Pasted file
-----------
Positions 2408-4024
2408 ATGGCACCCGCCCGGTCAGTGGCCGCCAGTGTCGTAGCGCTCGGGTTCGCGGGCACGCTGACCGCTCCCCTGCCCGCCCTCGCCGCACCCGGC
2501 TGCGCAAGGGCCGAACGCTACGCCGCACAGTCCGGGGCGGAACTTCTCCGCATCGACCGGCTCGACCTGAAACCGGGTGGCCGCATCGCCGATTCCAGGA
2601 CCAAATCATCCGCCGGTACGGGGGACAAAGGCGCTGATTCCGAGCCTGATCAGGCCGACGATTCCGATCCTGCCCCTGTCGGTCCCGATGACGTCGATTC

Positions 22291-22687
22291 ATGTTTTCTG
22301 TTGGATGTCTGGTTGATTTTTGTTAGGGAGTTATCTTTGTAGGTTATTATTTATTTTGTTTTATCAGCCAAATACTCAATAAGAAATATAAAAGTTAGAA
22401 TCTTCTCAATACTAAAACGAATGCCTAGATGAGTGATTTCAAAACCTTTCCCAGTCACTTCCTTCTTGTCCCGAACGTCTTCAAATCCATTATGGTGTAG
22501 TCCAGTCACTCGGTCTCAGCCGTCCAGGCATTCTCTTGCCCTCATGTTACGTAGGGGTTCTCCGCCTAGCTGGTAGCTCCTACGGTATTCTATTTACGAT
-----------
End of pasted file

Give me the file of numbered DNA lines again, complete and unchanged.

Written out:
Positions 2408-4024
2408 ATGGCACCCGCCCGGTCAGTGGCCGCCAGTGTCGTAGCGCTCGGGTTCGCGGGCACGCTGACCGCTCCCCTGCCCGCCCTCGCCGCACCCGGC
2501 TGCGCAAGGGCCGAACGCTACGCCGCACAGTCCGGGGCGGAACTTCTCCGCATCGACCGGCTCGACCTGAAACCGGGTGGCCGCATCGCCGATTCCAGGA
2601 CCAAATCATCCGCCGGTACGGGGGACAAAGGCGCTGATTCCGAGCCTGATCAGGCCGACGATTCCGATCCTGCCCCTGTCGGTCCCGATGACGTCGATTC

Positions 22291-22687
22291 ATGTTTTCTG
22301 TTGGATGTCTGGTTGATTTTTGTTAGGGAGTTATCTTTGTAGGTTATTATTTATTTTGTTTTATCAGCCAAATACTCAATAAGAAATATAAAAGTTAGAA
22401 TCTTCTCAATACTAAAACGAATGCCTAGATGAGTGATTTCAAAACCTTTCCCAGTCACTTCCTTCTTGTCCCGAACGTCTTCAAATCCATTATGGTGTAG
22501 TCCAGTCACTCGGTCTCAGCCGTCCAGGCATTCTCTTGCCCTCATGTTACGTAGGGGTTCTCCGCCTAGCTGGTAGCTCCTACGGTATTCTATTTACGAT